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Haines v. Archuleta

United States District Court, Tenth Circuit

December 17, 2013

CHRISTOPHER HAINES, Applicant,
v.
WARDEN ARCHULETA, Respondent.

ORDER ON APPLICATION FOR A WRIT OF HABEAS CORPUS

PHILIP A. BRIMMER, District Judge.

The matter before the Court is an Application for a Writ of Habeas Corpus Pursuant to 28 U.S.C. § 2241 [Docket No. 1] filed on July 17, 2013 by Applicant Christopher Haines. In an August 28, 2013 Order, this Court ordered Respondent to show cause within twenty-one days why the Application should not be granted [Docket No. 8]. On October 4, 2013, this Court issued a Second Order to Show Cause to Respondent [Docket No. 12]. Respondent filed a Response to Application for Writ of Habeas Corpus on October 18, 2013 [Docket No. 13]. Applicant filed a Reply on November 8, 2013 [Docket No. 14].

The Court has determined that it can resolve the Application without a hearing. 28 U.S.C. § 2243; see also Jeter v. Keohane, 739 F.2d 257 n.1 (7th Cir. 1984) ("An evidentiary hearing is not necessary when the facts essential to consideration of the constitutional issue are already before the court.").

I. BACKGROUND

Mr. Haines is an inmate in the custody of the Colorado Department of Corrections and is incarcerated at the Fremont Correctional Facility in Cañon City, Colorado. In 2005, he was found guilty of sexual assault on a child as part of a pattern of abuse, a class 3 felony, and was sentenced to an indeterminate term of imprisonment of sixteen years to natural life under the Colorado Sex Offender Lifetime Supervision Act of 1998 ("SOLSA"), Colo. Rev. Stat. § 18-1.3-1001 et seq. [Docket No. 13-1]. The state district court classified Mr. Haines as a sex offender pursuant to SOLSA. Id.

II. HABEAS APPLICATION

Mr. Haines asserts two claims in the § 2241 Application, but contained within the second claim are two independent causes of action. Thus, Mr. Haines actually asserts three claims for relief. First, he challenges the computation of his parole eligibility date. Specifically, Mr. Haines argues that he is being forced to serve his entire determinate sentence of sixteen years before being considered eligible for parole in violation of his due process and equal protection rights. [Docket No. 1, at 2-7]. Mr. Haines contends that the time computation for his parole eligibility is subject to Colo. Rev. Stat. § 17-22.5-403. This statute mandates that any person sentenced for a class 3 felony is eligible for parole after the person has served fifty percent of his sentence, less any earned time credit. Colo. Rev. Stat. § 17-22.5-403.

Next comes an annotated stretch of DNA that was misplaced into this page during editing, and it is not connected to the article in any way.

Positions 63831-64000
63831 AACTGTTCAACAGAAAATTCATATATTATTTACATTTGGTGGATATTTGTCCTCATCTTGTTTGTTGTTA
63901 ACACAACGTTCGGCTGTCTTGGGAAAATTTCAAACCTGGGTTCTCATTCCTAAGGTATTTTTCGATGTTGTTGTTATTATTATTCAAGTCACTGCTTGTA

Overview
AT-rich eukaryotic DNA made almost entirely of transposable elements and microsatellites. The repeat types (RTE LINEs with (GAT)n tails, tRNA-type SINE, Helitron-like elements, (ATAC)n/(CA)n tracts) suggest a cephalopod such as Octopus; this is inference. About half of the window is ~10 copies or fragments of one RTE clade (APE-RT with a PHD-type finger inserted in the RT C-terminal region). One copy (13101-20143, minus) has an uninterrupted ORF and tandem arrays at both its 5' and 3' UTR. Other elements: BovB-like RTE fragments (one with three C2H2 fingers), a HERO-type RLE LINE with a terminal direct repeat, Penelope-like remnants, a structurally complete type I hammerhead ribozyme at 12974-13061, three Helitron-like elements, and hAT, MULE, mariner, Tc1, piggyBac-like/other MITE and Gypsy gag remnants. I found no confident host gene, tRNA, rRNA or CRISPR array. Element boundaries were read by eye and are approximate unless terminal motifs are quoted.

Second, Mr. Haines asserts an equal protection claim based on the alleged disparate treatment of sex offenders. Mr. Haines alleges that only sex offenders serving indeterminate sentences under SOLSA are required to participate in sex offender treatment programs prior to being paroled, while sex offenders serving determinate sentences are not, in contravention of Colo. Rev. Stat. § 16-11.7-105 that mandates treatment for all sex offenders. [Docket No. 1, at 3-4, 8-9].

Third, Mr. Haines contends that he should not have to participate in sex offender treatment because he "was convicted under a Complicity Theory, and... any person convicted of complicity is not required to attend treatment." Id. at 9-10. Mr. Haines asserts that forcing him to undergo treatment constitutes cruel and unusual punishment in violation of the Eighth Amendment as well as a violation of due process under the Fourteenth Amendment. Id. at 11. As relief, Mr. Haines requests (1) that his parole eligibility be calculated under Colo. Rev. Stat. § 17-22.5-403; (2) that all sex offenders undergo treatment while incarcerated or that all sex offenders begin treatment as a parole requirement; and (3) that the requirement of sex offender treatment is not applicable to him because he was convicted of complicity. Id. at 14-15.

Respondent answers that Applicant has no constitutional or inherent right in parole, and that Applicant must complete the minimum incarceration term imposed ( i.e., 16 years), minus credit for presentence confinement and earned time, before he is eligible for parole. [Docket No. 13, at 2-4]. Respondent also asserts that Mr. Haines' equal protection claim fails because the differences in determinate and indeterminate sentences justify the different treatment of sex offenders for equal protection purposes. Id. at 4. Respondent, moreover, contends that the Colorado Department of Corrections merely prioritizes sex offenders for treatment based on various factors in accordance with CDOC Administrative Regulation 700-19. Id. at 4-5. Thus, Applicant's contention that offenders with determinate sentences are not required to undergo sex offender treatment is incorrect. Id. Finally, Respondent asserts that Mr. Haines is required to participate in sex offender treatment because he was convicted of sexual assault on a child and sentenced under SOLSA, which mandates sex offender treatment for all offenders sentenced under this statute. Id. at 5-7.

III. LEGAL STANDARD

A. Pro Se Litigant

Mr. Haines is proceeding pro se. The court, therefore, "review[s] his pleadings and other papers liberally and hold[s] them to a less stringent standard than those drafted by attorneys." Trackwell v. United States, 472 F.3d 1242, 1243 (10th Cir. 2007 (citations omitted); see also Haines v. Kerner, 404 U.S. 519, 520-21 (1972). However, a pro se litigant's "conclusory allegations without supporting factual averments are insufficient to state a claim on which relief can be based." Hall v. Bellmon, 935 F.2d 1106, 1110 (10th Cir. 1991). A court may not assume that an applicant can prove facts that have not been alleged or that a respondent has violated laws in ways that an applicant has not alleged. Associated Gen. Contractors of Cal., Inc. v. Cal. State ...


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